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The Art of Burping

Feeding a newborn can be very challenging, whether it’s the first or even third newborn, especially if you don’t know what to expect. Burping is one of the parent skills that needs to be mastered well to help babies get rid of those unpleasant gas.  The “Art of burping” cannot really be passed on from one baby to another since most babies burp better in one position rather than another.

 

What is a Burp / Wet burp/ Erp?

Unreleased air that is trapped in a baby’s sensitive digestive tract  can cause discomfort and fussiness.  The way to remove the excess, trapped air is to burp the baby. Sometimes, the baby may (wet) burp out stomach contents, so prepare a burp cloth! But, It is also normal for babies to have small vomit following burping as long as their weight are in normal range.

There are many factors that cause these excess air. It could be due to swallowing of air when crying, feeding etc . Babies who are bottle fed are more prone to having trapped air in their stomachs as compared to those who are breastfed. When bottle feeding, the shaking of the milk bottle will create air bubbles   that trap air in and can be unfortunately swallowed by your baby.  You can take steps to reduce the amount of gas consumed by your baby by  trying premixed formula, letting the mixture settle for a while before feeding it and using milk bottles with anti-colic features. For breastfeeding, the mom’s diet (such as dairy products) may produce air. Therefore, a diet change can be worth a shot, but do keep in mind that it can be tricky to find the food that causes the excess air since some food may take a longer time to get out of the system.

 

When to / not to burp?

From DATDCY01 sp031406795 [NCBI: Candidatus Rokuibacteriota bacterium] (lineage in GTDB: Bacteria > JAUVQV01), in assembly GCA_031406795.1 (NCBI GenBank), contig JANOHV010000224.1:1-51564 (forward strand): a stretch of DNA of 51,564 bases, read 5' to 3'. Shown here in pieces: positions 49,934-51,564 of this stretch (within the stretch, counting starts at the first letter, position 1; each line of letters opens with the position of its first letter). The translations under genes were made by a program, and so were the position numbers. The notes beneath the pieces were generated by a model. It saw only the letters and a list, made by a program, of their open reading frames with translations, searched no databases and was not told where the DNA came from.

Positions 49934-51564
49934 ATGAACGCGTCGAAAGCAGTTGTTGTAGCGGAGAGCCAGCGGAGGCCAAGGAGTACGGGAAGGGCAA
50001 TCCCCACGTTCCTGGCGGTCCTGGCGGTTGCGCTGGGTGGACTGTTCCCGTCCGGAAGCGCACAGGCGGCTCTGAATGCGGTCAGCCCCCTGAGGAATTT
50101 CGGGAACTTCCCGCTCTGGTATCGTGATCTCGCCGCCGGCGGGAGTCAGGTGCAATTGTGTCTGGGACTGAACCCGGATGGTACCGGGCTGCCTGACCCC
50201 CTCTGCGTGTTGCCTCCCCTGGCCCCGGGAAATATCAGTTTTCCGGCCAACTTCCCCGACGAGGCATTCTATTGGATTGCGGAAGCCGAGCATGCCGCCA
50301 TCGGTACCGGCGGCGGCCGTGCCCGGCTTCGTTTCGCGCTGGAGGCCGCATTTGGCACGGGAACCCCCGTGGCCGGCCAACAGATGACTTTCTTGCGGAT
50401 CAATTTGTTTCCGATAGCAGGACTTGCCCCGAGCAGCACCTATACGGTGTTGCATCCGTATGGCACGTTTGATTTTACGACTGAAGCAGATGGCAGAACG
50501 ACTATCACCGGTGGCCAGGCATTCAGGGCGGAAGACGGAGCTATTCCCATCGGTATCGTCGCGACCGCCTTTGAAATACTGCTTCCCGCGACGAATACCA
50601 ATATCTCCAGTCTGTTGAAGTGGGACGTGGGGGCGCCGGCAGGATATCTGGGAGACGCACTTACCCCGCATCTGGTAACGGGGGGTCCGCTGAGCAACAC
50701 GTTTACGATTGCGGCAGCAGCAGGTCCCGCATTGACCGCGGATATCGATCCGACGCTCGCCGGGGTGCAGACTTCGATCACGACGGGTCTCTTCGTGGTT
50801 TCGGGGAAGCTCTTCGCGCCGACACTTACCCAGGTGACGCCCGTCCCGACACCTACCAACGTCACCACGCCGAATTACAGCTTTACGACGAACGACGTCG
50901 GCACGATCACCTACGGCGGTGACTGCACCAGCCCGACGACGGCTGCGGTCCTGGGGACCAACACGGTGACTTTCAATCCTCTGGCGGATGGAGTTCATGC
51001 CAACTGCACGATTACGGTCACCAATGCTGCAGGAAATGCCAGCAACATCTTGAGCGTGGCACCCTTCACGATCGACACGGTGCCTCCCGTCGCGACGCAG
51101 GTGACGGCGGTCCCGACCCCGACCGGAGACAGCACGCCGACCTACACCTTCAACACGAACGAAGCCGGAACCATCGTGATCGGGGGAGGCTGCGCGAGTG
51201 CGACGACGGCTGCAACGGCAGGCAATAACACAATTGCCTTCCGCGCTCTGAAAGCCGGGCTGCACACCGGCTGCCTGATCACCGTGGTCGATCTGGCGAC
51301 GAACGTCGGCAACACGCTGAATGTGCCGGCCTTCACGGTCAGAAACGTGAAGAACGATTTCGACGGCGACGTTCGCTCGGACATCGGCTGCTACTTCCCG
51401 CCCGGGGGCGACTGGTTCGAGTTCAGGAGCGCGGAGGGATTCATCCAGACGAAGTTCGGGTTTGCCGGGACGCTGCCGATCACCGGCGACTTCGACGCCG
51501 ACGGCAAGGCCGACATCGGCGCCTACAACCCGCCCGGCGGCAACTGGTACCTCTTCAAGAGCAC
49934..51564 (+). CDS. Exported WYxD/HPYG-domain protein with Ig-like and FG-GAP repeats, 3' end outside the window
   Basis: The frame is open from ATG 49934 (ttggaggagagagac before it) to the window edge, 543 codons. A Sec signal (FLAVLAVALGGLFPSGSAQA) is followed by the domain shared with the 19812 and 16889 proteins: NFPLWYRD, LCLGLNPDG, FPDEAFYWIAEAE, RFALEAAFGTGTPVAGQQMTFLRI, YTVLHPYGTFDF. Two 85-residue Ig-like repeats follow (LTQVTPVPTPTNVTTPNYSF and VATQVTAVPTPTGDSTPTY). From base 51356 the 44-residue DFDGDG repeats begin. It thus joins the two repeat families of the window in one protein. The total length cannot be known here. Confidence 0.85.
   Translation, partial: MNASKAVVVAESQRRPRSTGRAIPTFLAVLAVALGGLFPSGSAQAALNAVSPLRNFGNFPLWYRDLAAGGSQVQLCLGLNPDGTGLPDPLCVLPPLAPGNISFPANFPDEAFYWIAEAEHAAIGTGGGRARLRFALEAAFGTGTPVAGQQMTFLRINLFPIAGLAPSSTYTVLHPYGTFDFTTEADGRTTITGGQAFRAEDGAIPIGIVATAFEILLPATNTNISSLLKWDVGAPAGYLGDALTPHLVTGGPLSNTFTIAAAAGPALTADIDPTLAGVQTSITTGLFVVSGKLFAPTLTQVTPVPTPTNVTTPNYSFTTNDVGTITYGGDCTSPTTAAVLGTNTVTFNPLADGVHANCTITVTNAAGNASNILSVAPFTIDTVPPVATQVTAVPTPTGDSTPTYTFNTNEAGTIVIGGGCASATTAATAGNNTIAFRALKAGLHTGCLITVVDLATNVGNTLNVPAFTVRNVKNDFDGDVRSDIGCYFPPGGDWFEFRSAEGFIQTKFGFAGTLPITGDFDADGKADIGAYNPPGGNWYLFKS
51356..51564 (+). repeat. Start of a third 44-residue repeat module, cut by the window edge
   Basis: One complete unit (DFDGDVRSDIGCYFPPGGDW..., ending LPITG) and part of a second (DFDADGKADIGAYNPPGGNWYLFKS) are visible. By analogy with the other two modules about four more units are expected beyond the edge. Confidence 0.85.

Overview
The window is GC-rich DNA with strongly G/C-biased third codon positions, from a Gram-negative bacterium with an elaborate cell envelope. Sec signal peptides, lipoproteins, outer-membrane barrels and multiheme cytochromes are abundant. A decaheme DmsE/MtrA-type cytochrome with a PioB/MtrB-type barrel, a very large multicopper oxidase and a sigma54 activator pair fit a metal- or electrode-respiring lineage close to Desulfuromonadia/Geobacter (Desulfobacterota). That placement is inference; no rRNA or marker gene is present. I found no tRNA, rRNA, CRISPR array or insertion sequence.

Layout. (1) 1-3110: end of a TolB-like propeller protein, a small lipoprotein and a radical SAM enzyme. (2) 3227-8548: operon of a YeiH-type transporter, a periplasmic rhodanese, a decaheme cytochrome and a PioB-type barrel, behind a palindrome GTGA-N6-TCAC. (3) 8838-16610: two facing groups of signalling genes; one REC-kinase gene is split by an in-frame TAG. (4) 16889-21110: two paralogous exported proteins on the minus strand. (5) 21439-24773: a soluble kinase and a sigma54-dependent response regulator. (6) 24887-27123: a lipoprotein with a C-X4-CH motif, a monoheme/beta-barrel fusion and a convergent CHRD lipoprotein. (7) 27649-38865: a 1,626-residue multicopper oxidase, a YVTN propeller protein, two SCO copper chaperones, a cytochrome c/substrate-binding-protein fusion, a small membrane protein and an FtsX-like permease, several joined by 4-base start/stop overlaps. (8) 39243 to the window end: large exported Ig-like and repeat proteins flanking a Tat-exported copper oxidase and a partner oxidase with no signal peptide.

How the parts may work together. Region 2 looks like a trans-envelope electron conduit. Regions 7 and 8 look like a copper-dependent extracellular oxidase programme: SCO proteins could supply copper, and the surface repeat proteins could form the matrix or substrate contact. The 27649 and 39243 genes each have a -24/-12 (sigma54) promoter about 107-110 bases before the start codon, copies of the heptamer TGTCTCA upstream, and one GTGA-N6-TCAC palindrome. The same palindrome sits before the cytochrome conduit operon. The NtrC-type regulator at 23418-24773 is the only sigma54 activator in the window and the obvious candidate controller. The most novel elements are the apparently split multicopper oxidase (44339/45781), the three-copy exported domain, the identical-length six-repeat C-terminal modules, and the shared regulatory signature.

All babies are different. However, babies will show several signs such as crying incessantly, being fidgety, squirming, losing interest in feeding and other signs that indicate discomforts.  In general, you will need to burp your baby midway through a feed or at the end of the feed. If your baby seems content,  you won’t need to burp your baby. By 4 to 6 months, burping won’t Be necessary as your baby gets more mobile and trapped wind will no longer be such a problem.

 

How to burp?

Now comes the important question, how to burp your baby. There are a few burping positions and its effectiveness depends on individual baby. Try experimenting with these position and see which is the most effective for your baby.

Position 1: Over the shoulder position

To do this, hold your baby firmly against your shoulder, and apply a patting or rubbing motion on your child’s back. Using your other arm, support your baby’s lower back and bottom.

Position 2: Face down, on the lap

Place your newborn on your lap with their head resting on one leg and their stomach over the other leg. Support the baby with one hand, while the other hand applies a patting or rubbing motion and some pressure on their back.

Position 3: Sitting  position

Position your baby on your lap with their body leaning forward. Support the chest and head with one hand while you pat your baby’s back with the other.

When using these methods, do remember to support the baby’s head and neck safely during positioning for burping, and move the baby in a gentle, slow manner as infants usually do not like rapid movements.

If nothing seems to bring gas relief to your baby, you would need to consult your pediatrician who may prescribe your child with Over the counter medicine such as simethicone gas drops.

Burping a child may seem intimidating at first, but it takes some practice and this would be a breeze. As there is no one right way to burp your child, feel free to experiment with different positions!


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